No. 4511--Feb. 20, 1873









Construing sections, C. C., 1270, 1272, 1276; C. C. P., 1312, 1313, 1317.


Williams & Thornton and C. T. Botts, for proponents.


Jas. L. Crittenden & J. M. Kinley, for contestants.


R. W. Hent, for minor heirs.


The Court charged the jury as follows:


As to the first issue:

Was said Howard Crittenden of sound and disposing mind at the time of the alleged execution of said will?


A person is of sound and disposing mind, who has mental capacity to fairly and rationally consider the character of the property to be disposed of, the nature of the ties of blood, affinity, marriage or friendship, the persons to whom he wishes his property to go, and the means of disposing of it.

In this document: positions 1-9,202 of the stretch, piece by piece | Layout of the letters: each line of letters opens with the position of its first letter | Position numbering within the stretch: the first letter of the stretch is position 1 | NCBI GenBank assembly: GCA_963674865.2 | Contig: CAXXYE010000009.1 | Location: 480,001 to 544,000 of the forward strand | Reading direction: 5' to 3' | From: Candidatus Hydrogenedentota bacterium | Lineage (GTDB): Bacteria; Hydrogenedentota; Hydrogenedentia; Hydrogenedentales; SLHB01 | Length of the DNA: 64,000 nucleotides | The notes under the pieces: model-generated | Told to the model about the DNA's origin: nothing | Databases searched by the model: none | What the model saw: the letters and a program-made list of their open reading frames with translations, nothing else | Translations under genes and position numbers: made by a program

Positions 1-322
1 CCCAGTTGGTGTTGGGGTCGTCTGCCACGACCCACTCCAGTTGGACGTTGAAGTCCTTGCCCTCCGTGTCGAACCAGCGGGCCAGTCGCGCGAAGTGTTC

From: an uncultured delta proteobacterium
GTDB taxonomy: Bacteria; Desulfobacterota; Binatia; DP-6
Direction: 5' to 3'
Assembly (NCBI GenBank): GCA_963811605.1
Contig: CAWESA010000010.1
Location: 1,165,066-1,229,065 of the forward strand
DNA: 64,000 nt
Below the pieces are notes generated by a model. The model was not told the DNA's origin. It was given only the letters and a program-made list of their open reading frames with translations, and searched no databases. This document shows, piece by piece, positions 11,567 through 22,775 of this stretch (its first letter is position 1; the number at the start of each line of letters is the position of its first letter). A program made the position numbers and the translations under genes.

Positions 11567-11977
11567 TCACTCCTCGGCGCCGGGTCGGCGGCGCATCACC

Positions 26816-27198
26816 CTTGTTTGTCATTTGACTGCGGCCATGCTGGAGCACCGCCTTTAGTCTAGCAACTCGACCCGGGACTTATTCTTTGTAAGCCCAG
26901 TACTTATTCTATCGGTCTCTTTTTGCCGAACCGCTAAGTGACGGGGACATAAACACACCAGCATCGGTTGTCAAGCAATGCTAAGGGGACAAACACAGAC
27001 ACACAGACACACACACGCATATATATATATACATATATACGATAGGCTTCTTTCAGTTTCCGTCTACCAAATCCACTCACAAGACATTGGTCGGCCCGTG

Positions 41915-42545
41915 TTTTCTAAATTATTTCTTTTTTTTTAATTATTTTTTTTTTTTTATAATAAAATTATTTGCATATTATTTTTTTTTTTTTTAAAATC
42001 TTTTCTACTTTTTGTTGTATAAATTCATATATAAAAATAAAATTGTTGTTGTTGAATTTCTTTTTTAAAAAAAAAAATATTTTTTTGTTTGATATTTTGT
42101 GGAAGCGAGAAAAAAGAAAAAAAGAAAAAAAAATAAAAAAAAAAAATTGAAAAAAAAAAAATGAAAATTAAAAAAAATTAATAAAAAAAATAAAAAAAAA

The question of strength or weakness of mind does not enter into the consideration of this issue; you are to look only to soundness or unsoundness. Thus, a person of naturally strong mind may be by sickness or other distress so reduced physically as to be quite inadequate to fully grasp and comprehend some abstract proposition of the exact or natural sciences, and yet be able to comprehend his property and determine whom he desires should be the recipients of his bounty. So, a person of weak mind may not understand or be able to comprehend the theory of the solar spectrum, and yet be able to dispose of his estate by will. So, a weak mind as well as a strong mind may suffer under distress caused by affliction, and yet be able to attend to the affairs of life. You may ask yourselves, Was Howard Crittenden, at the time he executed this instrument, capable of understanding and appreciating the business in hand? There appears to be no evidence of insanity as it is understood in the popular meaning of the word. You should, however, be satisfied from the evidence as to whether he was of sound and disposing mind, or whether his mind was so affected by disease or otherwise as to disqualify him from making a will. If he had sufficient mental capacity to fairly and rationally consider the nature of the property to be disposed of, the persons having moral or other claims upon him, his relations, friendships, duties and obligations, and the persons to whom, and the proportions in which he wished his property to go, he was of sound and disposing mind; but if his mind was so affected by disease or otherwise to an extent that his mental faculties were incapable of so judging and determining, then was not of sound mind. Did Howard Crittenden understand of what his property consisted? Was he capable of considering who his relatives and friends were? Did he desire that his mother should have the proportion named to her, and his sister and brother, mother-in-law, sister-in-law, and Mrs. Brooks, should have the proportions respectively named to them? It is not for you, gentlemen, to determine whether it would have been better if he had left his property to his mother or to his younger brother or sister, or whether he should have left some to Parker or James. That matter was for him to determine. Neither is it for you to determine whether he acted wisely in naming Mrs. Fisher or Miss Fisher or Mrs. Brooks as legatees. That matter, also, was for him to determine. Neither courts nor juries are to dictate to people as to the persons to whom they shall leave their property. If the decedent was of sound and disposing mind, he had a legal right to cut off every relative and friend, and leave all to some benevolent object or even to a stranger. In this regard, the fact that his younger brother and sister are minors, makes no difference. He had the legal right to give them every dollar; he had the legal right to give them nothing; he had the legal right to give them what he has. If he had wished to provide liberally for their support and education, he had the right to do so; he had the right to omit doing so. Heirs have no inherent right to any property of their relative, except to that of which he dies intestate. If he sees fit to make a will, he has a right to dispose of his property in such way as to him may seem fitting.